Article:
Tuesday, June 26, 2007

Support Taiwan’s Bid to Join the UN under the Name “Taiwan”!

According to a poll commissioned by the Institute for National Policy Research (Taiwan) that was released on June 23, nearly 88% of respondents agreed that as an independent and sovereign state, there’s no need for Taiwan to have China’s approval to join any international organization, while 77 % said that China's continual efforts to block Taiwan will only deteriorate cross-strait relations further. This survey also showed that over 57% of respondents agreed the best way to overcome the UN problem is to increase Taiwan NGOs’ participation on an international level, while 43% thought that Taiwan should strengthen ties with those powerful countries or entities like the U.S., Japan, and the EU. Moreover, 71.3% of respondents supported the government’s bid to join the UN under the designation “Taiwan.”

The results of this survey indeed demonstrate the mainstream public opinion in Taiwan. They also indicated that regardless which political party those respondents support, most of the Taiwanese still feel upset by China’s action against Taiwan in the international arena. Although it’s a pity that the U.S. government is “indirectly” against Taiwan’s plan for holding a referendum on UN membership by stating that the U.S. will be opposed to any unilateral moves to change the Taiwan Strait’s status-quo, the majority of the Taiwan public still want to tell the world, “Taiwan is not a part of China!”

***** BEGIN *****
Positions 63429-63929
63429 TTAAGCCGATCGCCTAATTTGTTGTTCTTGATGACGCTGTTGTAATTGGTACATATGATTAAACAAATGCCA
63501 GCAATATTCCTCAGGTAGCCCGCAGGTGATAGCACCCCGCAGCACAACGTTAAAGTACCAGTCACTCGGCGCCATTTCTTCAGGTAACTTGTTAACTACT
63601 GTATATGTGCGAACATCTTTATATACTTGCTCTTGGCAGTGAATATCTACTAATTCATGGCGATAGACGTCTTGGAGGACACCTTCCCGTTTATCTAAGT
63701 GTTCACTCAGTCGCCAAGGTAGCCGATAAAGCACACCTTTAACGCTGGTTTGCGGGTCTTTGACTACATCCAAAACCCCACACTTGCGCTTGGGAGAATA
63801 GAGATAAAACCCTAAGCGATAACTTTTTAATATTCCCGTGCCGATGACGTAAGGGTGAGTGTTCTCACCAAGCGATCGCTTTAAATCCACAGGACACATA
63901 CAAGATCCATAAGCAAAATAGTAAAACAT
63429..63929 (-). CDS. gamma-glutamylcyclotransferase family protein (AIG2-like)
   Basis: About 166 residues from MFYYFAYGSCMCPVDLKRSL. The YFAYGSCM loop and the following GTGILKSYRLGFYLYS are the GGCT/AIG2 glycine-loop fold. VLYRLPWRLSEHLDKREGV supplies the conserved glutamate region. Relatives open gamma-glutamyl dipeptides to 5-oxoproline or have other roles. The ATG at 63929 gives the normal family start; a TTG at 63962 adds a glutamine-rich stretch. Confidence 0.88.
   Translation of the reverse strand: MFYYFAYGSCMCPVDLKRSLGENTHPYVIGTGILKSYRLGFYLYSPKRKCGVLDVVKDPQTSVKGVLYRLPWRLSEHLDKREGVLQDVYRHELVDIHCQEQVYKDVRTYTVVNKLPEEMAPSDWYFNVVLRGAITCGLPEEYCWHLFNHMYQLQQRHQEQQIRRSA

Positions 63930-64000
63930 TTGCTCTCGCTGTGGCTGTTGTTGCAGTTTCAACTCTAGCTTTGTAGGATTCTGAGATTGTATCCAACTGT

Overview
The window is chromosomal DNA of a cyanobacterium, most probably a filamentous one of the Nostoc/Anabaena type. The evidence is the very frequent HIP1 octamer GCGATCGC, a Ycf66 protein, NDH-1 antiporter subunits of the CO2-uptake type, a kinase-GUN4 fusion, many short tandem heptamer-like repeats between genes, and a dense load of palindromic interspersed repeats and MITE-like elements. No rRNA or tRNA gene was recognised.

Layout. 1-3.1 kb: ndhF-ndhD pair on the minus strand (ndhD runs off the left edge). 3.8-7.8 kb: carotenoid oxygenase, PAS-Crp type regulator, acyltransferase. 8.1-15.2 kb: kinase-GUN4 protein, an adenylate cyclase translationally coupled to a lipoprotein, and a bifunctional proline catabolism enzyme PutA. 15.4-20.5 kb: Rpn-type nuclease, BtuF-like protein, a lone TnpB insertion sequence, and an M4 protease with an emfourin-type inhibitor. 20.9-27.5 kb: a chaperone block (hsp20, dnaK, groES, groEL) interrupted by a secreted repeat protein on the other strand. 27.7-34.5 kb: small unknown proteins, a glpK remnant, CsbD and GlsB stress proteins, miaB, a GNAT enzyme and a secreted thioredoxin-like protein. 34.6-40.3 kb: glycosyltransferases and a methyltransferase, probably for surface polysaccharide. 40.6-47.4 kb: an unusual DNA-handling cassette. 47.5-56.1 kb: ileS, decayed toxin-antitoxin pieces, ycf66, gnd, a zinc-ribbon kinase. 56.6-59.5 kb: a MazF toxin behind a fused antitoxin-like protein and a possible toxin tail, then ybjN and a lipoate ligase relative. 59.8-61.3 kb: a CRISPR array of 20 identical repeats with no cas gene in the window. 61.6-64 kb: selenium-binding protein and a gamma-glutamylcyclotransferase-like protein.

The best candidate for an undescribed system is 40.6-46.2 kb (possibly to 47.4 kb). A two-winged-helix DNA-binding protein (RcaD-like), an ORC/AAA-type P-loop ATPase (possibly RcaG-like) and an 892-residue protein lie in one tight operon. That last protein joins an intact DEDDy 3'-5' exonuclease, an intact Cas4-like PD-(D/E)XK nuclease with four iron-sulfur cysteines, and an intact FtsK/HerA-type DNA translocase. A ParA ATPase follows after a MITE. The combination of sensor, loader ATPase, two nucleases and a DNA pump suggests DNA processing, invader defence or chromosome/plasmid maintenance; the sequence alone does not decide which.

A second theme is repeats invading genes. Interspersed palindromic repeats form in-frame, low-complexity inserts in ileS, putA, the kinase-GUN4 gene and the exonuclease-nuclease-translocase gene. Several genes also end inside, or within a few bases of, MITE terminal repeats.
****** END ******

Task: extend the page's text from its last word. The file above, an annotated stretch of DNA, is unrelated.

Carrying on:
The U.S. is considered to be the strongest “democracy promoter”; however, it keeps criticizing Taiwan’s efforts to become a more open, democratic society. We strongly agree with what our Cabinet Spokesman Shieh Jhy-way said, “The US does not have the right to tell Taiwan whether it can hold a referendum on joining the UN under the name Taiwan….; A referendum is a representation of democracy; it is also the bottom line for maintaining human rights in Taiwan.”

Certainly, there is no doubt that Taiwan’s sovereignty comes from our own people’s acknowledgement, and the people in Taiwan also have the right and freedom to play a large role in international community, since we share the value of democracy and human rights. If a country—especially a democratic country—criticizes our democratic choice, it will just simply reveal its hypocrisy.

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